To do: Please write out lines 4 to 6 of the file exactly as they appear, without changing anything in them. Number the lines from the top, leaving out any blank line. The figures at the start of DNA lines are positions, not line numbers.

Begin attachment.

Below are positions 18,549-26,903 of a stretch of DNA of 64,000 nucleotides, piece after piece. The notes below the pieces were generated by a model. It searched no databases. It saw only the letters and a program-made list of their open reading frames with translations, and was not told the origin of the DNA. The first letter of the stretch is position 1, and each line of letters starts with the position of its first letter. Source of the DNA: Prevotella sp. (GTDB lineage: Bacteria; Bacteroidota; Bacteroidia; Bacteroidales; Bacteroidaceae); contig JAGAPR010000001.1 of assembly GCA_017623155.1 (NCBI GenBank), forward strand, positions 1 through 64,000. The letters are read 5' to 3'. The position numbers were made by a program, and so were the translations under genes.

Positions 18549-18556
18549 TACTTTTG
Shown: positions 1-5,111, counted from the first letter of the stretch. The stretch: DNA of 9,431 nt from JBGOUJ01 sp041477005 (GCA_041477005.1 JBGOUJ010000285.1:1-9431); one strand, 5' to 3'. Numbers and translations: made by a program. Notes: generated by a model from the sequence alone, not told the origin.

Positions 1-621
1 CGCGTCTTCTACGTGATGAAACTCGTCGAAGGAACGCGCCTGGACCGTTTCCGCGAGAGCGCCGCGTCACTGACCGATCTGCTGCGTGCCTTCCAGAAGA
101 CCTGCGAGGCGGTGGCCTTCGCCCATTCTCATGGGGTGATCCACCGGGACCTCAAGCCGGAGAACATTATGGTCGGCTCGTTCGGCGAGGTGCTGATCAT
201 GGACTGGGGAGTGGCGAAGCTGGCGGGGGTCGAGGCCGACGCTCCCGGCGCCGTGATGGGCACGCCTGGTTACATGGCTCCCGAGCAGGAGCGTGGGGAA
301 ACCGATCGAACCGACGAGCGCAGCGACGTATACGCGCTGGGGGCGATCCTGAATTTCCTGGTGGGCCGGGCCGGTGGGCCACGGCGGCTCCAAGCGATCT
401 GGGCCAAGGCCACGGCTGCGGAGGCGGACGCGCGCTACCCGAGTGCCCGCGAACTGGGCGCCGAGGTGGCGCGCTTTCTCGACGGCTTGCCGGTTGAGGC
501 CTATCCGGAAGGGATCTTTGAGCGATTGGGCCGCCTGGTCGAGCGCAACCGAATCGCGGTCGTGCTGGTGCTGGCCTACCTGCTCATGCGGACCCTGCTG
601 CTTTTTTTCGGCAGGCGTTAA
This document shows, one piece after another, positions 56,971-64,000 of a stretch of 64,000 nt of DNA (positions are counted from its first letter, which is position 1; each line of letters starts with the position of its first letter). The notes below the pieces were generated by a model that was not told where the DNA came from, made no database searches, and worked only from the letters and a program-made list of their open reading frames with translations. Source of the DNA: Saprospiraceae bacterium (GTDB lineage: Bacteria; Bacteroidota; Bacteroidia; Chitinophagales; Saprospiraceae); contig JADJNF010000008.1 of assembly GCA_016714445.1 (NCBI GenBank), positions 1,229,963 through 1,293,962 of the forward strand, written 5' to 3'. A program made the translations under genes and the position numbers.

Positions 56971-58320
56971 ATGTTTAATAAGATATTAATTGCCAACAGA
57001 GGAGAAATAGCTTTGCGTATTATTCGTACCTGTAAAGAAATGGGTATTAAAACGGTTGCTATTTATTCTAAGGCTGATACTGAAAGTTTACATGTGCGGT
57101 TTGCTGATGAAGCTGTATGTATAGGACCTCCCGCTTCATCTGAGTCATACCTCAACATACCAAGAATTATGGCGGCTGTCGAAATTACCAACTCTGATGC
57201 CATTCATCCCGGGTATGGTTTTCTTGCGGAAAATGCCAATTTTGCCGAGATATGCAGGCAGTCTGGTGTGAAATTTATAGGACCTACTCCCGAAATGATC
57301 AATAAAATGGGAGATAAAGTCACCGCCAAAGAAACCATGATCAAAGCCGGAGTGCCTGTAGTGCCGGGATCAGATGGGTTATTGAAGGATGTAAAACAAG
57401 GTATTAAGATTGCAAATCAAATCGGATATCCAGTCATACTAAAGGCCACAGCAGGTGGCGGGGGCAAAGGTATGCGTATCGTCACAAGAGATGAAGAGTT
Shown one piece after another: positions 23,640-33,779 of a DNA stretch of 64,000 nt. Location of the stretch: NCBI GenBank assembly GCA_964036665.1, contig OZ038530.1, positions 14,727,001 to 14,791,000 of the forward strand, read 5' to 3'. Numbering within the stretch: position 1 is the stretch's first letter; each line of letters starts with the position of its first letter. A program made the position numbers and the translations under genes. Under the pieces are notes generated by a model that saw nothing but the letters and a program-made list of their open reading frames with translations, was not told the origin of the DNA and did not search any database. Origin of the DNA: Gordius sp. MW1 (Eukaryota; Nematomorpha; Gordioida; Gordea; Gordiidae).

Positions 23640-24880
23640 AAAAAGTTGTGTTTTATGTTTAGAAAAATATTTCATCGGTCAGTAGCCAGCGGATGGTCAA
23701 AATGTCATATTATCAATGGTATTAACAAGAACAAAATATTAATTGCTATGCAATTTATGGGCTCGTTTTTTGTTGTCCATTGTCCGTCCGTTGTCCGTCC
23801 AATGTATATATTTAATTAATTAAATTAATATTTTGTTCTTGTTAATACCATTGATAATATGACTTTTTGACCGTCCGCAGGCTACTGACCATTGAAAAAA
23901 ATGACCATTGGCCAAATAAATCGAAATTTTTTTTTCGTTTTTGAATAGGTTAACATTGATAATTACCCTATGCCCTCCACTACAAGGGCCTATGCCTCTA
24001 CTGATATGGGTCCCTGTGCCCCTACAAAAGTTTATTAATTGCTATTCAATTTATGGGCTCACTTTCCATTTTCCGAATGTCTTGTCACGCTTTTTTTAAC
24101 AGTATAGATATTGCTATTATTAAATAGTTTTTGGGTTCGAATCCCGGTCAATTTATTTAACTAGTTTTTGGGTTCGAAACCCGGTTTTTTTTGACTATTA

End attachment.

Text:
Shown: positions 1-5,111, counted from the first letter of the stretch. The stretch: DNA of 9,431 nt from JBGOUJ01 sp041477005 (GCA_041477005.1 JBGOUJ010000285.1:1-9431); one strand, 5' to 3'. Numbers and translations: made by a program. Notes: generated by a model from the sequence alone, not told the origin.

Positions 1-621
1 CGCGTCTTCTACGTGATGAAACTCGTCGAAGGAACGCGCCTGGACCGTTTCCGCGAGAGCGCCGCGTCACTGACCGATCTGCTGCGTGCCTTCCAGAAGA